Now that Amina is in middle school, it seems everything is changing. Her best friend Soojin wants to hang out with Emily. Amina remembers Emily making fun of her and Soojin in elementary school. Soojin wants to celebrate becoming an American citizen by changing her name, and she wants Amina to help her pick something “American.” Amina struggles to find her own place in the shifting world. Soojin encourages her to sing a solo for a chorus concert, but Amina worries she’ll freeze up and be unable to speak. Then she learns she’ll have to speak at a recitation of the Quran. She dreads the idea, especially when her very strict uncle from Pakistan volunteers to coach her the verses she’s selected to speak.
When her mosque is vandalized and the recitation canceled, Amina feels devastated. In the wake of the disaster, the community rallies around her, and she discovers that friendship crosses boundaries and survives changes, sometimes even flourishes because of them.
I heard about this book on Aisha Saeed’s blog where she recommended several books, including this one. I enjoyed reading about a practicing Muslim family and Amina’s struggle to balance her spiritual beliefs with other parts of her life. As a practicing Christian who grew up in public school, I remember facing some of the same kinds of challenges and having some of the same fears and concerns.
I loved that Amina’s best friend is a practicing Christian, too. Actually, during middle school, my best friend was a practicing Jew. I found that having deep spiritual commitment gave us a kind of common ground I wouldn’t have expected, because we both held deep belief that sometimes held us apart from our classmates.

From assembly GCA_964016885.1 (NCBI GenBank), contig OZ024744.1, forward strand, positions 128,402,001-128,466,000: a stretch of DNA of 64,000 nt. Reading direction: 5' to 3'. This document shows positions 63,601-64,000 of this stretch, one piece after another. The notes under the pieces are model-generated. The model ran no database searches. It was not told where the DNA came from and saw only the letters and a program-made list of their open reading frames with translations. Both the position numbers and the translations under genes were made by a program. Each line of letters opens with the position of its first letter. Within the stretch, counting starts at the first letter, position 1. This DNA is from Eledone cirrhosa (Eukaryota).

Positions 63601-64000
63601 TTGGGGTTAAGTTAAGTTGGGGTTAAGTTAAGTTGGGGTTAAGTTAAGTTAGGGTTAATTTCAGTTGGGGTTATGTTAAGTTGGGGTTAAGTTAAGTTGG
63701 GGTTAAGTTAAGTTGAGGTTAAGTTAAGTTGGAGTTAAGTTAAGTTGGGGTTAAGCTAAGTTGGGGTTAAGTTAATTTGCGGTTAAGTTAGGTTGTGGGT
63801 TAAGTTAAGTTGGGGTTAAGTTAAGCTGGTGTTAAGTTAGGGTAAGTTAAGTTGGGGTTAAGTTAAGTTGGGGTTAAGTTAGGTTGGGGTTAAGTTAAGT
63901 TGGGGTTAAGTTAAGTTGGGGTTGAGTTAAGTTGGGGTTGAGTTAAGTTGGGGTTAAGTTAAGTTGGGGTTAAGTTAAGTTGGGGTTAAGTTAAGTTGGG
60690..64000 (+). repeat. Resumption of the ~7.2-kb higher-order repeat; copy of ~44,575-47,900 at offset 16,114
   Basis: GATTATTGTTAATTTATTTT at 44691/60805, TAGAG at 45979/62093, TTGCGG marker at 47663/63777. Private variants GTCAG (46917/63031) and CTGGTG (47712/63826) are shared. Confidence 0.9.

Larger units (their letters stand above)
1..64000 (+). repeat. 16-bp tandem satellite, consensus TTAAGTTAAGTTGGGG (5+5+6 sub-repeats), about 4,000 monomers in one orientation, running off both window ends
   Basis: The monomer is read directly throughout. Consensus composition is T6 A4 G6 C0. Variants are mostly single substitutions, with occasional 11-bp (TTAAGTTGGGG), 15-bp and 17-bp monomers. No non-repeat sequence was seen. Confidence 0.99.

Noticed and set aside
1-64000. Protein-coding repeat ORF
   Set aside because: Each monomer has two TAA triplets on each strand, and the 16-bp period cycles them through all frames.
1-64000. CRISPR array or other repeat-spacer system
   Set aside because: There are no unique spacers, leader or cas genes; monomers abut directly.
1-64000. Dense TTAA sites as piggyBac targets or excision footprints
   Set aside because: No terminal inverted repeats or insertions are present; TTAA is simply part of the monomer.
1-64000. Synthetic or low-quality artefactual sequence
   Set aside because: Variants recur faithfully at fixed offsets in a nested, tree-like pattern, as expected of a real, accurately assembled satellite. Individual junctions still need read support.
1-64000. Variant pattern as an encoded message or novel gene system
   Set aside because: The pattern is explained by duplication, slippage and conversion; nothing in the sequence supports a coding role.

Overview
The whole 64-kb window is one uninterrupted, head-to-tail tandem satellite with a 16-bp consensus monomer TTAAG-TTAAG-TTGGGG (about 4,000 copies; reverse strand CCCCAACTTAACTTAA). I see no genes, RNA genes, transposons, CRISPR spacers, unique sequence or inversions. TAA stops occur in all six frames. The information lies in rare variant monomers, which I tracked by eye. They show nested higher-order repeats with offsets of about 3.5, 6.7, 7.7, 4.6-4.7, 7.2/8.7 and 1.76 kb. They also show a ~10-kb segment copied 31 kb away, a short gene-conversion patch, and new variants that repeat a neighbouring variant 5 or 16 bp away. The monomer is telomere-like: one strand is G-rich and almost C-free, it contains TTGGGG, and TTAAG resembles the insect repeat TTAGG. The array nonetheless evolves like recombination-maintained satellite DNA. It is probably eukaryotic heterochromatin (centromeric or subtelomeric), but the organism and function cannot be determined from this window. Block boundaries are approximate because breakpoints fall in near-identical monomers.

It’s funny… I hadn’t thought about what it would be like to watch that relationship as a parent (my parents loved my friend and clearly valued our friendship.) Now, as a parent of a child in a school district with a significant Muslim presence, I find I feel similarly. I would love for my daughter to have a friend like Amina. I think having someone to share that feeling of otherness that comes from a deep faith and challenging each other to love across religious lines was one of the most valuable experiences I had as a middle school kid.
My own experience aside, I loved this book. It was easy to identify with Amina. She’s a good girl who wants to do right and struggles with fear and shyness. The story really delves into her understanding of friendship and community, issues common to all of us. I enjoyed the way her relationship with her parents, her brother, and her friends at school changed as she grew to see herself differently and began to explore her connection with her community more deeply.
If you’re looking for a story that exemplifies the power of coming together as a family and a community, this is a great pick. Amina’s Voice is also a good read for a shy child trying to find his or her place in the changing landscape of school transition.
Amina and her family are practicing Muslims. Her parents are from Pakistan, and an uncle from Pakistan comes to visit the family. Amina’s best friend Soojin and her family are Korean.
Profanity/Crude Language Content
Amina’s family takes time to pray and attend services. Her uncle has much more strict beliefs than Amina’s family. When he visits, he expresses some of his more conservative views—such as music being sinful. Amina worries that her love and talent for music make her an evil person. Her parents share their own views—that Allah gave her this special talent for a reason—and this comforts her.
When Amina lets a secret slip and embarrasses a friend, she worries that she’ll be condemned for speaking against someone, as her uncle claims. Her parents reassure her that harming someone else wasn’t what was in her heart. Therefore, they tell her, she’s not the evil person the scripture in the Quran meant to identify.
After an attack on the mosque, the community, including a local Christian church, rallies together to help raise funds and find ways to repair the damage and provide places for services in the meantime.
Amina and her family witness the aftermath of a fire and destruction at her mosque.
Amina worries after learning her brother spent time with boys who were smoking. She bursts into tears when confronting him, but feels reassured to learn he didn’t smoke with them.